10 Best Attractions in Marrakech Morocco That You MUST SEE
A former imperial city, with its rich cultural heritage intact, Marrakech is one of the most popular destinations in Morocco. Also known as the “Ochre City” or “Red City” owing to the presence of many red sandstone buildings, a reminder of its past, the root of the word “Marrakech” lies in Mur and Akush, which translates to “Land of God” in Berber.
Marrakech is divided into two parts, the Medina which is the old city and Gueliz or Ville Nouvelle, the new town which has a more European character. Both the areas will captivate your senses with the conglomeration of interesting attractions that they offer. While the Medina is the perfect place for experiencing what Morocco actually stands for, along with its riads, souks, rustic sights and historic sites, Ville Nouvelle will quench your thirst for everything modern and contemporary.
There are many reasons to visit Morocco, and a lot of those can be found in Marrakech itself. The city is a perfect juxtaposition of the past and the present, and with its distinct character it has a lot to offer to the enthusiastic and curious traveler.
Best Morocco Attractions
1. Koutoubia Mosque
One of the most prominent points of interest in Marrakech, the Koutoubia Mosque, also spelt as Kutubiyya, is the largest mosque in the city. The name itself means bookseller in Arabic, and was an ode to the booksellers who worked near the base of the mosque as well as in the nearby souk. Built in the 12th century, the mosque is also the inspiration behind two other world famous minarets, namely the Giralda of Seville and the Hassan Tower of Rabat.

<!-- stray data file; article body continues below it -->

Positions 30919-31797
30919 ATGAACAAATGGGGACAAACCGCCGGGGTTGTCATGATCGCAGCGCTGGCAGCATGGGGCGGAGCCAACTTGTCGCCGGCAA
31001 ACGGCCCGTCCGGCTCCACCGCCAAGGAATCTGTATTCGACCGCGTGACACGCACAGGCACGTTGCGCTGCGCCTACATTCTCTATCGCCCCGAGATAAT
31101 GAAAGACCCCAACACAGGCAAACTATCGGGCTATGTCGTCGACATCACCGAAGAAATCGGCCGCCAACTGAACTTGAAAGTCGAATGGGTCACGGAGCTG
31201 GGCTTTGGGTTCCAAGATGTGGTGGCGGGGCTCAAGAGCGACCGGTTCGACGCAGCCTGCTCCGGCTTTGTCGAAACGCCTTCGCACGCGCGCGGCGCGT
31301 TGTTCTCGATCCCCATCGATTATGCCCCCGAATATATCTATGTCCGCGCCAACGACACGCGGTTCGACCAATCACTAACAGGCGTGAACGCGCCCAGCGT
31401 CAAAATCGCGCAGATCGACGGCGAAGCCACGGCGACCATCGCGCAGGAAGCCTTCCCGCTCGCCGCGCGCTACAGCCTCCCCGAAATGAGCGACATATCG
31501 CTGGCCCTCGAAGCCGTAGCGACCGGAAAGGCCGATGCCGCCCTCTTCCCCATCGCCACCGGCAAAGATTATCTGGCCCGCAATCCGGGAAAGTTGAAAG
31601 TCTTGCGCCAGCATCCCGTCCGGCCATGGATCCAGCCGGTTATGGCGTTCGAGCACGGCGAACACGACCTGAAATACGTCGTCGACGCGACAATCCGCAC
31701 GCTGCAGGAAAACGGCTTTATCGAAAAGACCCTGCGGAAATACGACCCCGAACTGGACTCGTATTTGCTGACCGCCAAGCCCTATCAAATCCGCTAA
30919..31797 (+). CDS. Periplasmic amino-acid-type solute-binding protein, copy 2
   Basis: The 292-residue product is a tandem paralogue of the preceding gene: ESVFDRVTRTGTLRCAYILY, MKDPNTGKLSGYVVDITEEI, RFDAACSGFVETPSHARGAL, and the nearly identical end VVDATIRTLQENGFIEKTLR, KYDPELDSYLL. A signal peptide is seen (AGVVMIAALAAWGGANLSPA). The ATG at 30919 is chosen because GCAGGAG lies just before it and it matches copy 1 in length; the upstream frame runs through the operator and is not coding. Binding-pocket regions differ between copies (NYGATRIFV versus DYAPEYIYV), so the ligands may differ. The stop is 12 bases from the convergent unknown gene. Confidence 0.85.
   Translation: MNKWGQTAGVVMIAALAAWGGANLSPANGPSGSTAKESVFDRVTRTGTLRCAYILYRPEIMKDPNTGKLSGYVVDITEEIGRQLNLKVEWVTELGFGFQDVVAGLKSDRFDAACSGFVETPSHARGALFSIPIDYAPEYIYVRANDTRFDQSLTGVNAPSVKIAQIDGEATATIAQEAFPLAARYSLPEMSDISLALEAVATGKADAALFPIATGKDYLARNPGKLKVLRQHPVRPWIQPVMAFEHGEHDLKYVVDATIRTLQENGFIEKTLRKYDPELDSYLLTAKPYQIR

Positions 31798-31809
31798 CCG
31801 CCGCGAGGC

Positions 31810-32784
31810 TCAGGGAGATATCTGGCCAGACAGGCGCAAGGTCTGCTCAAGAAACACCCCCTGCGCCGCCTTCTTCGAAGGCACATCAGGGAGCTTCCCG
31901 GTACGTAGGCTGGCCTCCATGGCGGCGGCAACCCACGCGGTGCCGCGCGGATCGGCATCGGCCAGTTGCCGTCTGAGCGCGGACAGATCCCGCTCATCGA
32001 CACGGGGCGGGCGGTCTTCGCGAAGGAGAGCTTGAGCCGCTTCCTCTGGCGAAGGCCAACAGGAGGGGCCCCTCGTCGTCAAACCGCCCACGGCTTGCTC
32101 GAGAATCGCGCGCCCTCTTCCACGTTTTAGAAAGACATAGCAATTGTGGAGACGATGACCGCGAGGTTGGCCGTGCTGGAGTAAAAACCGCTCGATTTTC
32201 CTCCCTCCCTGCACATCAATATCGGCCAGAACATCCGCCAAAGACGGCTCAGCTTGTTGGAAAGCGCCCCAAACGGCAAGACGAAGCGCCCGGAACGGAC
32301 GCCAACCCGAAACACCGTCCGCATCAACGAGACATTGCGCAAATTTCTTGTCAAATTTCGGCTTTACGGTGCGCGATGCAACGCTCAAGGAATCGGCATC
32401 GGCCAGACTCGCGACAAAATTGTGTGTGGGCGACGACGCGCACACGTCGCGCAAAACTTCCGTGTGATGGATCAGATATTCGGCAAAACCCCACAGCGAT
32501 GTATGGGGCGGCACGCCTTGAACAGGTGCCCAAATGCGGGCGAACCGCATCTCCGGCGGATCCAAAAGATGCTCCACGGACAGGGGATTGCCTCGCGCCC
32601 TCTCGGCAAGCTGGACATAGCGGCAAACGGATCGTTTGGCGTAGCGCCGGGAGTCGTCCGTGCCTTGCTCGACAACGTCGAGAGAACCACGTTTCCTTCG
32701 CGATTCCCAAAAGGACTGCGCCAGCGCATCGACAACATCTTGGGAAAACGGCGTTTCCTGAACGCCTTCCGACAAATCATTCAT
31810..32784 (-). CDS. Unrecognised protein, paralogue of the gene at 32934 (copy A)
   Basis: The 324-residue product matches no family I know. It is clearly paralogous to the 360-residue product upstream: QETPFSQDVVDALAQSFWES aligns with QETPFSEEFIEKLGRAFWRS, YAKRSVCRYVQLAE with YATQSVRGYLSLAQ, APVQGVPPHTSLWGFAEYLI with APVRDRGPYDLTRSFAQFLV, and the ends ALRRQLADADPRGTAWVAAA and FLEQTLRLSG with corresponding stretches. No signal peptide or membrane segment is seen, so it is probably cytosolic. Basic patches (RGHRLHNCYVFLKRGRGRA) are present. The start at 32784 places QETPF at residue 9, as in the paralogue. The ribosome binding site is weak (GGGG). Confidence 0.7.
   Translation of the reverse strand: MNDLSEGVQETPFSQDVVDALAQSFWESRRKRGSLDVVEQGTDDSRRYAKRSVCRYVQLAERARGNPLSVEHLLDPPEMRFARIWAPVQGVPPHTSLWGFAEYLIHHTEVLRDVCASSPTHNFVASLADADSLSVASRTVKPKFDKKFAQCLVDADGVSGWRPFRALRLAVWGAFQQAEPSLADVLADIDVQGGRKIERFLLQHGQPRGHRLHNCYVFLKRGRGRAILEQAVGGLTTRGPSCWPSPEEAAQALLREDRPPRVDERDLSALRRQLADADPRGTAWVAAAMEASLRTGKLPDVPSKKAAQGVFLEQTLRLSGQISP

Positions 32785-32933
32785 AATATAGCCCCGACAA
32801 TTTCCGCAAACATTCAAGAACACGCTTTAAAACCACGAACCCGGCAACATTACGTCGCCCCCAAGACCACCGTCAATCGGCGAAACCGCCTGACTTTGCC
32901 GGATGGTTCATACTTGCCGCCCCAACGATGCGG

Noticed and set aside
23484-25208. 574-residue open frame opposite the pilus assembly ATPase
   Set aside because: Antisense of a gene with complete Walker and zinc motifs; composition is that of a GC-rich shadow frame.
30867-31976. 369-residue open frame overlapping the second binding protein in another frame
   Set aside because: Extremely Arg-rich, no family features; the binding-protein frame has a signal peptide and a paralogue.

The Koutoubia Mosque was constructed in the Almohad style of architecture and is one of its finest examples. Today, its minaret still remains an awe inspiring vision for those who not only visit Marrakech for the first time, but also those who see it every day. It should be noted that non-Muslim visitors are not allowed entry inside the mosque; however anyone and everyone can visit its gardens.
2. Majorelle Garden
One of the most interesting things to do while spending your holidays in Marrakech is visiting the, comparatively, modern day landmark, the Majorelle Garden. Designed by French artist Jacques Majorelle, an expat who spent a considerable amount of his life in Morocco, the magnificent garden was made during 1920-1930.